Canna-Culture: Why Dispensaries Are Filled With More Than Rogues and Rebels.

Author: Isabel C. Andrews


Like all of us in life, I fill many roles. I mostly identify as a mom of a whip-smart and cheerful grade schooler. But, I also define myself by my work with the public-at-large, namely as a community educator for a medical cannabis provider in Illinois. Outreach in the MMJ industry is a job I’m passionate about, partially because I have the chance to help others while debunking myths and stigmas that have affected me on a very personal level. You see, I also fill the roll of a medical cannabis patient—an image I haven’t always wanted to accept.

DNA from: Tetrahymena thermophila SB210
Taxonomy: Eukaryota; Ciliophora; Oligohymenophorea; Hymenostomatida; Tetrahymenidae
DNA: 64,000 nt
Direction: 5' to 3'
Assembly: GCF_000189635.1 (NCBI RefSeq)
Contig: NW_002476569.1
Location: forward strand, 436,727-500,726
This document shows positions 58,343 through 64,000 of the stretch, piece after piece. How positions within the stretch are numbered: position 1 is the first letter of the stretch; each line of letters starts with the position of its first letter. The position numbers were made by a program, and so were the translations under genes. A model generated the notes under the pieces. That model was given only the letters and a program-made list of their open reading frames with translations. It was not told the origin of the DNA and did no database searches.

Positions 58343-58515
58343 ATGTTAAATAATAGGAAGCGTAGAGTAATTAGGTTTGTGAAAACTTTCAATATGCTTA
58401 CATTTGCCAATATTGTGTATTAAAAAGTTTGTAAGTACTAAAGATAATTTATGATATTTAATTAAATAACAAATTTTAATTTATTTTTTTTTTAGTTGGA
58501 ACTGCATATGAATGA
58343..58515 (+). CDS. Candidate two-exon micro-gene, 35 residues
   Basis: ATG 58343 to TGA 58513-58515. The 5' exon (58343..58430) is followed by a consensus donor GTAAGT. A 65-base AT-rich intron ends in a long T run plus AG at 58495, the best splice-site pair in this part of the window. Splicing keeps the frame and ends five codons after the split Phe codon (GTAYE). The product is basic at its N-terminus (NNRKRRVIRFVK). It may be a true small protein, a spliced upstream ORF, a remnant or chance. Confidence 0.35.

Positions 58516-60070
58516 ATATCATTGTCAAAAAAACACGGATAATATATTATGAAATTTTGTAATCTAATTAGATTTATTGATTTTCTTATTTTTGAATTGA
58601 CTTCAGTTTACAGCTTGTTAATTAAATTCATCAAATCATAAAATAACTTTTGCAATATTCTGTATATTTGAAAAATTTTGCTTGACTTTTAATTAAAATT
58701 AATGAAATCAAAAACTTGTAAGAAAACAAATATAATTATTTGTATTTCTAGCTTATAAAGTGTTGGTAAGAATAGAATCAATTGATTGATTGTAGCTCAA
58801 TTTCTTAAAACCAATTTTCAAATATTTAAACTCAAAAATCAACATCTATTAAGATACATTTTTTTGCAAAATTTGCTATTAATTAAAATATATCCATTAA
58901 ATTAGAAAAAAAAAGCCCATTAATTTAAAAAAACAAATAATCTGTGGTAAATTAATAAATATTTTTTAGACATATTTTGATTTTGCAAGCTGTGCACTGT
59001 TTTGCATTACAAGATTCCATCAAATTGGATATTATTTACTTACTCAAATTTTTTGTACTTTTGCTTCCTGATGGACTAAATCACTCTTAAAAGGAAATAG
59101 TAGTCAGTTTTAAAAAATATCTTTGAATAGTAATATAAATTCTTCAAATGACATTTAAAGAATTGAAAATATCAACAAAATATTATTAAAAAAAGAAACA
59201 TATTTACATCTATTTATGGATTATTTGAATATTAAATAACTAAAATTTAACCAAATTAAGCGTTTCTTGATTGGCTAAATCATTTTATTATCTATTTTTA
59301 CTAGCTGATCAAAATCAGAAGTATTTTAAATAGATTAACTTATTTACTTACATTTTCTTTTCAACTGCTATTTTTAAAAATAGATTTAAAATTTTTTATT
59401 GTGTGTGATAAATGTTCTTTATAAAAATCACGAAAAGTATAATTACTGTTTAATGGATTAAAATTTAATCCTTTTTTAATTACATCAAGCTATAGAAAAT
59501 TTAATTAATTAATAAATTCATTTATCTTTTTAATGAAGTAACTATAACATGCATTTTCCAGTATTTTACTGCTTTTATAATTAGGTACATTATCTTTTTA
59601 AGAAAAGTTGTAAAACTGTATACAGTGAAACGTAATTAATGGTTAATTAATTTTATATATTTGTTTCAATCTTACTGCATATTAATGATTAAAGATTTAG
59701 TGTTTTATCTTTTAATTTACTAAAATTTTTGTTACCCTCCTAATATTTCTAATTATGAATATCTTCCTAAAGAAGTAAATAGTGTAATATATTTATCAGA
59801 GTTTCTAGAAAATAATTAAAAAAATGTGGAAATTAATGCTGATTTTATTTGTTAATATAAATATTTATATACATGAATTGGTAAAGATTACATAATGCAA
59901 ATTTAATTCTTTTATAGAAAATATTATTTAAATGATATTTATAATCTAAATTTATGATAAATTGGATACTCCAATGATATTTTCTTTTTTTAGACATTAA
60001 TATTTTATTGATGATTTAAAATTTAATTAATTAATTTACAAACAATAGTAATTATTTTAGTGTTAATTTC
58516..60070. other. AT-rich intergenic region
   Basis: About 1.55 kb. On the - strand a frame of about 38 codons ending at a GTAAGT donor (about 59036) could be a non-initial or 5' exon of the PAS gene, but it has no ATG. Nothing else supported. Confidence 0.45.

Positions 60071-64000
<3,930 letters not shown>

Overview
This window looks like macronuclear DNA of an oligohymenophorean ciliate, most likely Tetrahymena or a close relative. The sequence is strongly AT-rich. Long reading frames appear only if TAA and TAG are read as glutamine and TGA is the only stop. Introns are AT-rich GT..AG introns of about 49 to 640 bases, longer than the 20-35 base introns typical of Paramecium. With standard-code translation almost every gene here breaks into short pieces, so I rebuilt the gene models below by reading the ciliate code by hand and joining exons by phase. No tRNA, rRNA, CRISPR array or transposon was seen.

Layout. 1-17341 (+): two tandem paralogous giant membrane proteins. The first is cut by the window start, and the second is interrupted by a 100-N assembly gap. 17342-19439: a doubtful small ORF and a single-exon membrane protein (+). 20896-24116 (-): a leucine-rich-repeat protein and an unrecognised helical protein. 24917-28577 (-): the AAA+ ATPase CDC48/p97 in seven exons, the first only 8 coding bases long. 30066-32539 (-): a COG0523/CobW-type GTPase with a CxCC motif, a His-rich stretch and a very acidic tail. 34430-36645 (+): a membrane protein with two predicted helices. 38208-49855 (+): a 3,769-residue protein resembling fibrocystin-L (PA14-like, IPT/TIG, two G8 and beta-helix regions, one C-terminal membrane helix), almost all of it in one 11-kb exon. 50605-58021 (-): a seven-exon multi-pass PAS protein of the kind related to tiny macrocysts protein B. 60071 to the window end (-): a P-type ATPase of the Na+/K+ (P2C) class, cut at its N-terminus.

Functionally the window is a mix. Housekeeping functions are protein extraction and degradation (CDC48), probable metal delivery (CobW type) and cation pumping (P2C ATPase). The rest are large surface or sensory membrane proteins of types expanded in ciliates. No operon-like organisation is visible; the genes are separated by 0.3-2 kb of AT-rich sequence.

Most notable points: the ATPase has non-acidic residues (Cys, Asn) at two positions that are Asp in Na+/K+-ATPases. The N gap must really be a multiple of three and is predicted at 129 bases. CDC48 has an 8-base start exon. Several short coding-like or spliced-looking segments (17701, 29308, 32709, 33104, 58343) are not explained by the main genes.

Before I became a patient using medical cannabis, I was a very different version of myself. Years ago, you would have seen me emaciated and sick, not my usual energetic and bubbly self. I gave up some of my favorite pastimes—dancing being one. Working two part-time jobs, I struggled to get through my day without getting nauseous, so that I could maintain my meager 75 pounds of weight. The scale was my enemy as any ounce lost, put me that much closer to the TPN treatments my care team was recommending. I dreaded the thought of my daughter seeing a port in my body. Friends and family expressed their concern. You’re wasting away” and “You’re not yourself”, were resounding refrains from those close to me. Each interaction made me discouraged. I isolated out of protection. Few, including myself, had a solution for how I could get better. It became easier not to hear what they had to say.